MICROSCOPIC ANATOMY OF THE RETINA
The most direct pathway for visual information to exit the eye is: photoreceptors bipolar
cells ganglion cells. In response to light, ganglion cells fire action potentials which
propagate down the optic nerve to the rest of the brain. Retinal process is influenced by two
additional cell types:
Horizontal cells: receives input from the photoreceptors and project neurites laterally to
influence surrounding bipolar cells and photoreceptors.
Amacrine cells: receive inputs from bipolar cells and project laterally to influence
surrounding ganglion cell, bipolar cells and other amacrine cells.
There are two important points to remember:
o Only light-sensitive cells in the retina are the photoreceptors. All other cells are influence
by light only via direct and indirect synaptic interactions with the photoreceptors.
o The ganglion cells are the only source of output from the retina
The Laminar Organization of the Retina
Laminar organization means that the cells are organized in layers (see Fig. 9.12). Light must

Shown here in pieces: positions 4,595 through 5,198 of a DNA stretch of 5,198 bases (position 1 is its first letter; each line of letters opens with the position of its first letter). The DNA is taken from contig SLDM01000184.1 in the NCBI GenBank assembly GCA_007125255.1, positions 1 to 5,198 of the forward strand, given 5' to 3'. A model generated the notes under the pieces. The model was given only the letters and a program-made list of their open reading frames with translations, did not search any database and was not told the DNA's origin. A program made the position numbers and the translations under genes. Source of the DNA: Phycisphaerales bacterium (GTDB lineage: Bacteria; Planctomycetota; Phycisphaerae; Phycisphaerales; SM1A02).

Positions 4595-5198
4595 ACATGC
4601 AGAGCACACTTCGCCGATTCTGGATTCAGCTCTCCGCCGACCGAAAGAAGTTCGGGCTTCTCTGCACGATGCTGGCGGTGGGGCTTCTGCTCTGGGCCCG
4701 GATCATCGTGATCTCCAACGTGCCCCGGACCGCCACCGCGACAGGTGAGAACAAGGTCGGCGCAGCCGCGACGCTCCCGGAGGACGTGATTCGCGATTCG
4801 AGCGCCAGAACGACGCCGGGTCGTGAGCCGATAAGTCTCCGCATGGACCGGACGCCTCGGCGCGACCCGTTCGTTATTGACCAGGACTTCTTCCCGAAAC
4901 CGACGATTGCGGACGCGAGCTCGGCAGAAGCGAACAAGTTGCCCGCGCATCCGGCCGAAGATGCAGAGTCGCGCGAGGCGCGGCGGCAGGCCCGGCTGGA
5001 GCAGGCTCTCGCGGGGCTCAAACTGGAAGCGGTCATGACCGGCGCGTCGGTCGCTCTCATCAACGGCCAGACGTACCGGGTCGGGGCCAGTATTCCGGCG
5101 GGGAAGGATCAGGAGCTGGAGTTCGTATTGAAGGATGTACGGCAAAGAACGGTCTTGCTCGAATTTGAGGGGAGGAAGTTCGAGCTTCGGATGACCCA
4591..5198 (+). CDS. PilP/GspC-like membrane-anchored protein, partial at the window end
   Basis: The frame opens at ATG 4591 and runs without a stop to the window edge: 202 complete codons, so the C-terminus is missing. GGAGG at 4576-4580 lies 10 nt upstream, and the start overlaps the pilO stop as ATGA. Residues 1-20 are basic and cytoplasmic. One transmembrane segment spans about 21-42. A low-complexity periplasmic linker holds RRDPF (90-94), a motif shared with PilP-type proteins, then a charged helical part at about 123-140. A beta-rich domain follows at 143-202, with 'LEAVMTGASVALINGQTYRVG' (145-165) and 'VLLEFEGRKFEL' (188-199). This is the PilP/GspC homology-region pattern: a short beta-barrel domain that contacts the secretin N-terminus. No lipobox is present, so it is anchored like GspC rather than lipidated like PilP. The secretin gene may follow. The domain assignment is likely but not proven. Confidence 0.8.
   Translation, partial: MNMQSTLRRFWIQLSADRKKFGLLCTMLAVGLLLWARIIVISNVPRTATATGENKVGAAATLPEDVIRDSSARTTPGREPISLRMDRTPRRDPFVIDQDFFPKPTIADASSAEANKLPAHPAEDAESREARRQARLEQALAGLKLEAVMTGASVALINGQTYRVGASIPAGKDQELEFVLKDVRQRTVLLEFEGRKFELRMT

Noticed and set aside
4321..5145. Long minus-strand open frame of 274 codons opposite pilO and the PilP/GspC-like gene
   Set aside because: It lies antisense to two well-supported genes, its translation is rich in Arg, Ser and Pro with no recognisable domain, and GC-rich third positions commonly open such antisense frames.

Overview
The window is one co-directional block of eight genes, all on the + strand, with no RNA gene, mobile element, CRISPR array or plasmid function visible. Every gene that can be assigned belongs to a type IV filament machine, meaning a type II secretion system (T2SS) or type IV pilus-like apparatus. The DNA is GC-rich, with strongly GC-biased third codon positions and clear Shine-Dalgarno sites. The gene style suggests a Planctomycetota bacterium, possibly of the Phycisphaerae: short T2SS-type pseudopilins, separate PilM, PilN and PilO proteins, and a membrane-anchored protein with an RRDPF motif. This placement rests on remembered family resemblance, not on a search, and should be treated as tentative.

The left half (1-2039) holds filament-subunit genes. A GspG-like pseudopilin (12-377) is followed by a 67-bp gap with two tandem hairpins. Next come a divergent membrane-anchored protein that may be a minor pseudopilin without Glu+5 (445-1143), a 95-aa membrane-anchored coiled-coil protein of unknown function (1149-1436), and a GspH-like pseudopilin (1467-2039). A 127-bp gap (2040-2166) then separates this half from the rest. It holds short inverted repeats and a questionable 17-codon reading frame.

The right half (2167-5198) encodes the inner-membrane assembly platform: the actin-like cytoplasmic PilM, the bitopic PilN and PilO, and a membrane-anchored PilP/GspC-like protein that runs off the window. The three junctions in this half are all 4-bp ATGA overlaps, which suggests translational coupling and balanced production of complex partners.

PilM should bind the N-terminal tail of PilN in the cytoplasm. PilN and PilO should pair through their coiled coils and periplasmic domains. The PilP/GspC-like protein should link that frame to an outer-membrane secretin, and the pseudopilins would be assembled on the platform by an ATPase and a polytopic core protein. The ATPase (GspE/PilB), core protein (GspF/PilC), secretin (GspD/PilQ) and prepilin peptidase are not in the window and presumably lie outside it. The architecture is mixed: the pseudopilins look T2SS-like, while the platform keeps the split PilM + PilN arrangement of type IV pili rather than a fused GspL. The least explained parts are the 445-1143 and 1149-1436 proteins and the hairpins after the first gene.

pass from the vitreous humor through the ganglion cells and bipolar cells before it reaches the
photoreceptors. The pigmented epithelium lies below the photoreceptors and plays a critical role
in the maintenance of the photoreceptors and photopigments. It also absorbs any light that
passes entirely through the retina and minimizes the reflection of light within the eye.
Ganglion cell layer: innermost layer and contains the cell bodies of the ganglion cells.
o Inner plexiform layer: between the ganglion cell layer and inner nuclear layer and
contains the synaptic contacts between the bipolar, amacrine cells and ganglion cells.
Inner nuclear layer: below the ganglion cell layer and contains the cell bodies of the
bipolar cells, the horizontal and amacrine cells.
o Outer plexiform layer: between the outer and inner nuclear layers where the
photoreceptors make synaptic contact with the bipolar and horizontal cells.